Posted By Timothy J. Bennett CRA, OCT-C,
Friday, May 10, 2013
Updated: Friday, May 10, 2013
A flatbed scanner is often used as a small
object camera for flat subjects. Surprisingly, they are also capable of
imaging small three-dimensional objects as well. The optics in a
flatbed scanner are designed to record the entire 8.5 x 11 (or larger)
scanning bed on a small sensor. In order to do that, the scanner
utilizes a wide angle lens with mirrors or prisms to place the sensor at
an optical distance much greater than the actual physical distance of
the shallow scanning bed.
Although the plane of focus is set at
the surface of the glass plate, the optics provide better than expected
depth-of-field, enabling a reasonable degree of sharpness in small
three-dimensional subjects imaged on the glass bed.
The optics also introduce a certain
amount of parallax when a three-dimensional object is moved to different
lateral positions on the scanning bed.
You can see the effect here with this
film box placed in left, center, and right positions on the bed. This
parallax allows for generation of sequential stereo pairs much like the
stereo pairs we create by shifting the fundus camera laterally between
two sequential photos.
With standard stereo photography, the
typical camera shift distance between photos is 2.5 inches which
approximates the average distance between eyes. Another commonly used
convention is to shift the camera 1/30th of the distance to
the nearest point in the scene. The optical properties of a scanner
render these common conventions irrelevant. I suggest experimenting with
your particular scanner to judge a good distance between images but
I've found that one to two inches works well, and sometimes as little as
half an inch produces enough parallax to achieve a stereo effect.
Alignment between successive scans of
unevenly shaped objects can be challenging. Objects can roll or shift
between shots, distorting the stereo effect. If necessary, objects can
be attached to a firm background with tape or glue. A glass front box
can also be used to hold the object on the scanner. In both of these
cases, the glass box or background is easily moved side-to-side on the
scanning bed between shots to create parallax while maintaining the same
The optics of the scanner are usually
sharpest near the center of the scanner bed, so try to place objects
near the middle. Judicious use of a Sharpen or Unsharp Mask
filter in your photo editing software may help as well. When aligning
the stereo pairs for viewing, any vertical displacement must be avoided.
Leave some empty space around the object to allow for cropping any
excess vertical overlap.
To achieve a dark background, you can
simply leave the scanning lid open and turn off any ambient room light.
Placing the scanner lid over the object will result in a lighter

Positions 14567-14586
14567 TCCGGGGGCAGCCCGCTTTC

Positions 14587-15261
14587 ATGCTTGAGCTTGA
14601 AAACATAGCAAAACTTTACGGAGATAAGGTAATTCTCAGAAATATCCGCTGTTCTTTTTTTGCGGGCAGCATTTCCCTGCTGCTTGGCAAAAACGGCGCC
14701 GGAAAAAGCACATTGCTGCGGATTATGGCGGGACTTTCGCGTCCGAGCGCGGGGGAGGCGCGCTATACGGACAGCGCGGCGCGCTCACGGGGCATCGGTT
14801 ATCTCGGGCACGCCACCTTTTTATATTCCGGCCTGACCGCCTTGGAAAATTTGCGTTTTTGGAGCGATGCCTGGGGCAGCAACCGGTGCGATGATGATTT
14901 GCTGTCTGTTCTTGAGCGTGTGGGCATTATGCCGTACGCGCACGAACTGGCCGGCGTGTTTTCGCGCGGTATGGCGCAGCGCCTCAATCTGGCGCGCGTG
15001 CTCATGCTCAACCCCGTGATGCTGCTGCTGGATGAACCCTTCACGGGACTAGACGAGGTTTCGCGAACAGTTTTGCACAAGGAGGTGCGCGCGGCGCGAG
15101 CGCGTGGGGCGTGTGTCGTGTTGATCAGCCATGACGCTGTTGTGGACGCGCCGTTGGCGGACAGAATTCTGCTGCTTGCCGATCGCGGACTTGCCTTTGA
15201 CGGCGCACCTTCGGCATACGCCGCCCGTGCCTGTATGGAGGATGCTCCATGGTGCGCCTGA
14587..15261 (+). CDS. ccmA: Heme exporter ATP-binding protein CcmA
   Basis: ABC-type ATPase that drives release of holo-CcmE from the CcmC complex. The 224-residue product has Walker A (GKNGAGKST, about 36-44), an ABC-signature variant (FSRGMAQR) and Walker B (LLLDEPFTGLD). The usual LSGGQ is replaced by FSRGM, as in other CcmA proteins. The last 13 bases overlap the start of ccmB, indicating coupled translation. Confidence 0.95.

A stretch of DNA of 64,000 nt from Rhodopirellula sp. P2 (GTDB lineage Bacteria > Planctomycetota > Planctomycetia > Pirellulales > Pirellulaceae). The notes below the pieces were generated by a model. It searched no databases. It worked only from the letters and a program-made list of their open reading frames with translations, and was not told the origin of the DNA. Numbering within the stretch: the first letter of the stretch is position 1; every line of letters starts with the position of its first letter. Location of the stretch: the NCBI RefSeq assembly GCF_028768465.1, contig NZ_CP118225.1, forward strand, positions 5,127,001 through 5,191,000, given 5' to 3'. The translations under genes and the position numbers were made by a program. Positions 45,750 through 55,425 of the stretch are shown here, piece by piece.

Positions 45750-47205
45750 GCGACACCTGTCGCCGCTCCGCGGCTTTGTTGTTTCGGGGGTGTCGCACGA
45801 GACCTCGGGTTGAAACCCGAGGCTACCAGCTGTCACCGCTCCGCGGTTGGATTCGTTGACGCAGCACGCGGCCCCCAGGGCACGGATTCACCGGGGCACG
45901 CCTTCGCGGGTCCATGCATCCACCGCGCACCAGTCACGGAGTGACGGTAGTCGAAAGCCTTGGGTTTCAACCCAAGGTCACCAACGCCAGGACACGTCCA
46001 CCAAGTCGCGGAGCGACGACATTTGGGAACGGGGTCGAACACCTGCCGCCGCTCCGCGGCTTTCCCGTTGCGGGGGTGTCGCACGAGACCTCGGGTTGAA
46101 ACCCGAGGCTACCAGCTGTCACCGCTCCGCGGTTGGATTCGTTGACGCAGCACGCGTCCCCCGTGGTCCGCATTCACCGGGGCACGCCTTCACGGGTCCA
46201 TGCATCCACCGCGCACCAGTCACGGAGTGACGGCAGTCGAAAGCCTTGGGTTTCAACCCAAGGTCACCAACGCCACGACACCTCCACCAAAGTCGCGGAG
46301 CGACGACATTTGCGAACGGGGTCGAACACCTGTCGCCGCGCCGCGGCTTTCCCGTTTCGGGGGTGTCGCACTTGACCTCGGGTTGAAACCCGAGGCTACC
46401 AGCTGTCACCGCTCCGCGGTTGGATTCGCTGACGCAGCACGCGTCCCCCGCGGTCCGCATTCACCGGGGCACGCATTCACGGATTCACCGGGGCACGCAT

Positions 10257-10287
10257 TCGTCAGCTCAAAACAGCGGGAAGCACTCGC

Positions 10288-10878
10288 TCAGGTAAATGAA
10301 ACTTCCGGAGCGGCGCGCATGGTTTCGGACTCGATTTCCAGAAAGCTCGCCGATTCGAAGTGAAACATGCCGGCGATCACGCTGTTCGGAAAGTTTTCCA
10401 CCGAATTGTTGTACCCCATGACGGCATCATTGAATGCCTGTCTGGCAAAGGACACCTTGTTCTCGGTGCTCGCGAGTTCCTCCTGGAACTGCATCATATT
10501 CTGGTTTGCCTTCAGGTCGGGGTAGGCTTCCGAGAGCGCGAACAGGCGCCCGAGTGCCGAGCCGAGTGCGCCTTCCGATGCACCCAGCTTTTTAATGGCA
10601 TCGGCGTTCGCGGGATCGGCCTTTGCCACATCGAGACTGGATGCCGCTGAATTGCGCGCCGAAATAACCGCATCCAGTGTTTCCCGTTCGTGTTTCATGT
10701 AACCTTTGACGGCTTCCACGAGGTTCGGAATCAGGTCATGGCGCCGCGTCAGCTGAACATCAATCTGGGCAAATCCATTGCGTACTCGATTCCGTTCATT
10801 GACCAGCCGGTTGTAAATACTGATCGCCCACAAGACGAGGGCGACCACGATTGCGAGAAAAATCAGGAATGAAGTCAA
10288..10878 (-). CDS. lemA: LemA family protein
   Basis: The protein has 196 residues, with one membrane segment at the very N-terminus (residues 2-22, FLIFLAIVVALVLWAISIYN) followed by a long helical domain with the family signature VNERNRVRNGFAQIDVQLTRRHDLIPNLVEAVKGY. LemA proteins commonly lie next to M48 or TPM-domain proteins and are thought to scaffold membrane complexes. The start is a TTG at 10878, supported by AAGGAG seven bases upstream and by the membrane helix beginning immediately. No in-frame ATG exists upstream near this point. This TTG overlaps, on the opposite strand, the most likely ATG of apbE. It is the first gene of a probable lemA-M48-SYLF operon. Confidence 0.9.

background that varies with the distance of the lid from the bed.
To prevent the lid from pressing against
fragile objects or accidentally moving the object during lid placement
between successive images, small blocks of foam board can be used to
prop the lid above the object.
Several years ago, I read of a
technique for scanning three-dimensional objects by placing them in a
shallow box and inverting the scanner on top of the box. The objects
shown above were placed in a shallow box lid and imaged with this
technique, but I don't recommend it. Placing the scanner upside down can
wreak havoc with the gears in the scanning carriage or stepping motor.
Once you've captured stereo pairs, they
can be cropped, aligned, and rendered as anaglyph images in photo
editing software or in dedicated stereo alignment software such as
Stereo Photo Maker.
Give this technique a try and have fun!
The following anaglyph images were all
done on a flatbed scanner. To view these images in stereo, use red/cyan
(blue-green) anaglyph glasses with the red lens covering the left eye.
To see an anaglyph video clip panning across this image, click here
Timothy J. Bennett, CRA, FOPS, OCT-C,
is an ophthalmic photographer in the Penn State University Department of
Ophthalmology at the Milton S. Hershey Medical Center. Mr. Bennett has
over 30 years experience working in university-based academic medical
centers. He is a nationally recognized author, lecturer and educator in
the field of ophthalmic photography. Areas of expertise include
fluorescein angiography, digital imaging, monochromatic photography,
fundus autofluorescence and optical coherence tomography.
Mr. Bennett holds current certification
as a Certified Retinal Angiographer and Optical Coherence Tomographer,
is a former Commissioner of the Joint Commission on Allied Health
Personnel in Ophthalmology, and has been recognized for his
contributions to the profession by being named a Fellow of the
Ophthalmic Photographers Society. He has served on the OPS Board of
Certification, the OPS Board of Directors, and is Past-President of the
Ophthalmic Photographers' Society.